Baltimore Gas and Electric Company customers in Baltimore County voiced their grievances with the state’s largest utility Thursday night, demanding changes in future restoration efforts.
The Maryland Public Service Commission, which is currently investigating the state’s power suppliers’ storm preparedness, sought input in Towson, following the late June derecho storm that left 748,000 BGE customers without power.
It took BGE eight days to fully bring 62 percent of its statewide customer base back onto the grid.
In Baltimore County, speakers—most of whom had experiences with outages lasting beyond four days—said they were frustrated with the company.
“This is clearly an indication that the Towson area requires much more attention from BGE than it’s getting,” Del. Steve Lafferty (D-42) said. “It’s not just Parkville and Pikesville, but Towson and the other neighborhoods that are inside the beltway.
“There is room for a lot more improvement,” he continued. “Over the past six weeks I’ve heard hundreds of stories and dozens and dozens of complaints about a whole range of information.”
Lafferty suggested the commission require better tree trimming maintenance from BGE, systems upgrades and better communication with its customers.
BGE spokesman Rob Gould stood out in the hallway listening to speakers one-by-one tell their stories. The hearing in Towson Thursday night was the sixth of eight hearings conducted by the Public Service Commission.
“The goal of this is to enhance service and restoration efforts in the future,” Gould said.
He was quick to point out that he did believe lessons learned from Hurricane Irene were implemented during the derecho disaster, which could have been much worse, he said.
“It may not look this way ... but if you look at the derecho we restored power to about the same number of customers who lost power during Irene,” Gould said. “It was about 760,000 customers. We did it we about a thousand less workers, many of whom even didn’t get into the restoration efforts for about two and a half days because nobody could get extra resources."
“That’s not solace to the people that were out of service for past four, five, six, seven days,” he continued. “We’re not tone deaf. We are here to hear the comments. What we’re hearing tonight is consistent with what we’re heard in other parts of the territory.”
Gould said power was restored to about 80 percent of the affected homes within four days. Those testifying were largely among the remaining 20 percent.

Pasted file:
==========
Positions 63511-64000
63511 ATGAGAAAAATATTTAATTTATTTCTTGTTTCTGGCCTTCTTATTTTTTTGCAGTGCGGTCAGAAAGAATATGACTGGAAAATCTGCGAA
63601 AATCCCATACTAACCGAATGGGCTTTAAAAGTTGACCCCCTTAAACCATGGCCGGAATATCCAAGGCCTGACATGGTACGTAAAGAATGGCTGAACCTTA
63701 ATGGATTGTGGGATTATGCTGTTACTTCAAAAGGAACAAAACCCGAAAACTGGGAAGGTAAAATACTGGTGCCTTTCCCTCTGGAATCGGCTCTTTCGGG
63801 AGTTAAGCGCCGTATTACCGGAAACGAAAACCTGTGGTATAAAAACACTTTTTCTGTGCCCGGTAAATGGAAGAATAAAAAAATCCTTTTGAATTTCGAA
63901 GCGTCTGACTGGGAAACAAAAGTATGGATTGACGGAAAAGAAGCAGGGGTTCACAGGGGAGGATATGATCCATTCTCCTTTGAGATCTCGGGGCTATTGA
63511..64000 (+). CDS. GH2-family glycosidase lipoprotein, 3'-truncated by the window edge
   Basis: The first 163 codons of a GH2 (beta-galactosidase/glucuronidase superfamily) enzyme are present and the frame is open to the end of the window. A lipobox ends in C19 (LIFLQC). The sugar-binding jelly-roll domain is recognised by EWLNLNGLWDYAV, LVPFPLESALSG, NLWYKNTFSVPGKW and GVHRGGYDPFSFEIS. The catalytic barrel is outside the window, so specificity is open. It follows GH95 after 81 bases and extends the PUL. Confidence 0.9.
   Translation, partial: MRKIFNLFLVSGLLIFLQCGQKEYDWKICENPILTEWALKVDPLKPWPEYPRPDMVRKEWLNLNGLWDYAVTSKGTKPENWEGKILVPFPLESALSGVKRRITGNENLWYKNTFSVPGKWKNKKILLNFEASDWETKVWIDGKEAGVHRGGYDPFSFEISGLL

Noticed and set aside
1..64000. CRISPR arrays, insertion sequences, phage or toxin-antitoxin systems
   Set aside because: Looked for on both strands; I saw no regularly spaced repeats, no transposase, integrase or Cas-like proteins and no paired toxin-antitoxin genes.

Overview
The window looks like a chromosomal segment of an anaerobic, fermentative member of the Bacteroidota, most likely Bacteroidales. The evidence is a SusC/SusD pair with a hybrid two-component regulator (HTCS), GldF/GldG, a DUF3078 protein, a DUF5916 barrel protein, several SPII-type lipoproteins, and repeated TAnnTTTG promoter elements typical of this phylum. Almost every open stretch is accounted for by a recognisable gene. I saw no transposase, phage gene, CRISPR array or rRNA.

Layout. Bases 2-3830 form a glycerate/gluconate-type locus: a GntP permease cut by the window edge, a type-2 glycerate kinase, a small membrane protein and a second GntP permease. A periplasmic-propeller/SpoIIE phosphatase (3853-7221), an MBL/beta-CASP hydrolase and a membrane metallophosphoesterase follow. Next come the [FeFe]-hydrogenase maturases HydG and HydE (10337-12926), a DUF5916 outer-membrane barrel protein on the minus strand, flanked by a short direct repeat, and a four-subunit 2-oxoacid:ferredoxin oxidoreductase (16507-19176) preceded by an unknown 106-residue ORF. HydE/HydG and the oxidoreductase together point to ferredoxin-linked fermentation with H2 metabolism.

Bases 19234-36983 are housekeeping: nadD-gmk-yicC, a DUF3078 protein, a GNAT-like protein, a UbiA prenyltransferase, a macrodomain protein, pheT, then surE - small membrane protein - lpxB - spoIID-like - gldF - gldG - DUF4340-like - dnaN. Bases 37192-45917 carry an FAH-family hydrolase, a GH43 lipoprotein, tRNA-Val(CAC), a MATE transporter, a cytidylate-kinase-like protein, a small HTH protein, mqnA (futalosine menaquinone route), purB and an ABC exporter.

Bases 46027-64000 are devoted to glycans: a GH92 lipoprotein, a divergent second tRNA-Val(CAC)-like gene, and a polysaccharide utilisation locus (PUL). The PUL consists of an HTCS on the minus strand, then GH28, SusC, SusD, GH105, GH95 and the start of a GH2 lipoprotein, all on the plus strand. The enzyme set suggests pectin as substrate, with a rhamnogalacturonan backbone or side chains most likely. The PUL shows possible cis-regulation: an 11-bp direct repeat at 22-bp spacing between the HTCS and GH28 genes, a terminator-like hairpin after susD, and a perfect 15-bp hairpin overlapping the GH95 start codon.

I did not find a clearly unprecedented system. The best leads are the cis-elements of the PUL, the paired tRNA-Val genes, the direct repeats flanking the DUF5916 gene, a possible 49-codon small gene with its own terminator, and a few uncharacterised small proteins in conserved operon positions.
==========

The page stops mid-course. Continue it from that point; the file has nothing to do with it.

“We understand that they are not happy,” he said.
Sandra Frier, of Pikesville, spoke first, indicating that the derecho storm left her without power from 11:30 p.m. on June 29—the night the storm hit—until 5:30 p.m. on July 5.
“That’s six days,” she said. “I’m here to make a case for putting lines underground.”
Her feelings were echoed by a line of dissatisfied BGE customers, fed up by recurring, long-lasting outages. Some offered suggestions that would enhance BGE’s restoration efforts, while most spoke of the hardships they have endured during the outages, caused both by Hurricane Irene and the derecho storm.
Gregory Keene, of Parkville, spoke of the horror he faced after his power went out, forcing him awake when a device he uses for his sleep apnea condition suddenly shut off. He commented that of the six major storms he has experienced while living in Parkville, his apartment has lost power "80 percent of the time."
It quickly became apparent that a series of isolated incidents across the central corridor of the county—namely Towson, Pikesville and Parkville—weren’t as isolated as residents first thought.
“One elderly, wheel chair-bound gentleman was trapped because his electric chair lift did not work and he could not navigate the stairs,” Georgia Vogelsang, a Timonium resident, said. “Another neighbor returned to find their hard wood kitchen floor had buckled from the water that had thawed from their freezer.”
Vogelsang suggested that BGE should either be rewarded for its successes in the field or penalized for failures.
“I have been required to buy a whole house generator, just so I can survive in his neighborhood,” Vogelsang told the commission. “It is beyond belief to me that in a major metropolitan area that the power supply is so erratic that I cannot work and cannot literally live without a backup generator.”
Gould said BGE has taken steps to improve its power restoration efforts. New tree and vegetation standards were supposed to go into effect on June 1, although the utility has "not had time to implement those," he said.
Gould also noted that once installation of the new BGE Smart Meters was completed in 2014, the company would get a much clearer picture of where the outages were occurring and at what frequency. Still, residents must contact BGE for technicians to know where exactly outages have taken place.
About 1.3 million calls were fielded during the derecho disaster alone, Gould said.
"Areas with frequent outages should be targeted for correction," Vogelsang said. "It does not require Smart Meters to identify lines with repeated failures. ... The best course for corrections can be left up to BGE, but the current Band Aid approach of simply reacting after every storm is not a solution to the problem.”
Residents who weren’t able to attend the hearing but wish to have their opinions or experiences known, may send written comments by Sept. 10 to the Public Service Commission at 6 St. Paul St., 16th Floor, Baltimore, MD 21202.
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